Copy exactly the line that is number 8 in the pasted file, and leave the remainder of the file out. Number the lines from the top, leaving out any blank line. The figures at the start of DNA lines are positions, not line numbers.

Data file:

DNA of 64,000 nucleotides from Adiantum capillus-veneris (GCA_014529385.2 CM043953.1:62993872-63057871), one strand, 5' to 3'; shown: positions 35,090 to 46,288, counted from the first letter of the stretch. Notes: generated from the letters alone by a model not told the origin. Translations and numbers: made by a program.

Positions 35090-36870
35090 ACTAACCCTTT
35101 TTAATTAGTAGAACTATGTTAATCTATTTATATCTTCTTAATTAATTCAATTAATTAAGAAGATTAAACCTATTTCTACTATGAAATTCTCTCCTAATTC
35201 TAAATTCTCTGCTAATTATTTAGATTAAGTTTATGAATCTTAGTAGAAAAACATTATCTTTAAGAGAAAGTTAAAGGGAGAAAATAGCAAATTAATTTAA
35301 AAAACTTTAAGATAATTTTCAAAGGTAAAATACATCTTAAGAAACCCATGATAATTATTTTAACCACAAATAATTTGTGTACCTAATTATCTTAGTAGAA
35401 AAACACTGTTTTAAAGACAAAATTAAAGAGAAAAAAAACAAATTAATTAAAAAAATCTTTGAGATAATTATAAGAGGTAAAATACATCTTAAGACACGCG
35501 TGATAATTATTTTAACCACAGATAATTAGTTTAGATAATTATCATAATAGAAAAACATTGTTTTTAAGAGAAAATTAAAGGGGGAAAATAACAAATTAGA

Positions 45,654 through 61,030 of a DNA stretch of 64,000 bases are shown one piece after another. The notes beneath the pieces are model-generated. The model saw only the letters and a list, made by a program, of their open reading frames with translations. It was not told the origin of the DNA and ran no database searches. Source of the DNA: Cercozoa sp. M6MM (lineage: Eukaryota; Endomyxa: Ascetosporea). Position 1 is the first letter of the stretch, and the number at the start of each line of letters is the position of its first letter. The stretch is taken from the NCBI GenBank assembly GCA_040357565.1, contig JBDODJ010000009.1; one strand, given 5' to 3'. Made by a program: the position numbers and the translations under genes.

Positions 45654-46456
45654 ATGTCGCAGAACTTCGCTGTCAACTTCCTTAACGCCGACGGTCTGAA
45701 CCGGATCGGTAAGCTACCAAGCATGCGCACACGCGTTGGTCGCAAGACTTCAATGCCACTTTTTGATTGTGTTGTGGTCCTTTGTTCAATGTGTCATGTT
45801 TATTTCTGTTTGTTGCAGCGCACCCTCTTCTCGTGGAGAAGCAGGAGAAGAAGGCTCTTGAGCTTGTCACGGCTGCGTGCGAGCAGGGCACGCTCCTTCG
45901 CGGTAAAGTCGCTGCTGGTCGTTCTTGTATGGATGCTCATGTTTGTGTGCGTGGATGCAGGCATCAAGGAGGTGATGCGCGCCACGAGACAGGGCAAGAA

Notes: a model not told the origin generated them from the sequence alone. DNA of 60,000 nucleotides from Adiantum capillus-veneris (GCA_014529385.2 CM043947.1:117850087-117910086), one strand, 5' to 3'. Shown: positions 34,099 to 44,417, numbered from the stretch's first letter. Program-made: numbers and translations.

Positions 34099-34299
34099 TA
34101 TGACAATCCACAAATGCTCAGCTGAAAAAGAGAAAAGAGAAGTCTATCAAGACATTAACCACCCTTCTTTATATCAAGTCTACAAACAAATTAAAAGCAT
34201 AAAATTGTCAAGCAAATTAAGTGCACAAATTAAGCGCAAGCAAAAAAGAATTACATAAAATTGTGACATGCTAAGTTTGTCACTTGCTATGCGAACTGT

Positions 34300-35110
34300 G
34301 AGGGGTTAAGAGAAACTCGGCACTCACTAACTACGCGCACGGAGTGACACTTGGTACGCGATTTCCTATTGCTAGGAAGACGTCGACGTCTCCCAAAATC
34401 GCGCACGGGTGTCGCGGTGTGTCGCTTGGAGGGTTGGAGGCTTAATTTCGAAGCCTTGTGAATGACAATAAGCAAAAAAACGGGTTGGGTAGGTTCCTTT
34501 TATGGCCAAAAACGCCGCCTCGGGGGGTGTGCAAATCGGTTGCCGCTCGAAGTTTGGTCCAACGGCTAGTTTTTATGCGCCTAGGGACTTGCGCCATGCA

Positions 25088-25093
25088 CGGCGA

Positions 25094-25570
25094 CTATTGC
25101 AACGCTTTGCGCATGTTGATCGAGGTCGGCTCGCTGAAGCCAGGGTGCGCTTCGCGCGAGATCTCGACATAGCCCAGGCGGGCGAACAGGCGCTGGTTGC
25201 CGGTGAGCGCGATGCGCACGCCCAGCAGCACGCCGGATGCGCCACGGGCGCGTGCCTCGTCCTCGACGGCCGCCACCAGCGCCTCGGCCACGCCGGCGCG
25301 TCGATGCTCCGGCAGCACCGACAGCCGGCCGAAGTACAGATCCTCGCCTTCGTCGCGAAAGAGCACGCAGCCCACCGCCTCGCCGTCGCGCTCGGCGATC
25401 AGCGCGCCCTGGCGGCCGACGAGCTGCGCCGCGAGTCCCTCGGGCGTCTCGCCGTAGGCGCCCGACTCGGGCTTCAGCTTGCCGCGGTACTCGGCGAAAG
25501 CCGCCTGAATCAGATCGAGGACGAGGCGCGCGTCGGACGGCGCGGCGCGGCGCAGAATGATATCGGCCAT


35501 TGATAATTATTTTAACCACAGATAATTAGTTTAGATAATTATCATAATAGAAAAACATTGTTTTTAAGAGAAAATTAAAGGGGGAAAATAACAAATTAGA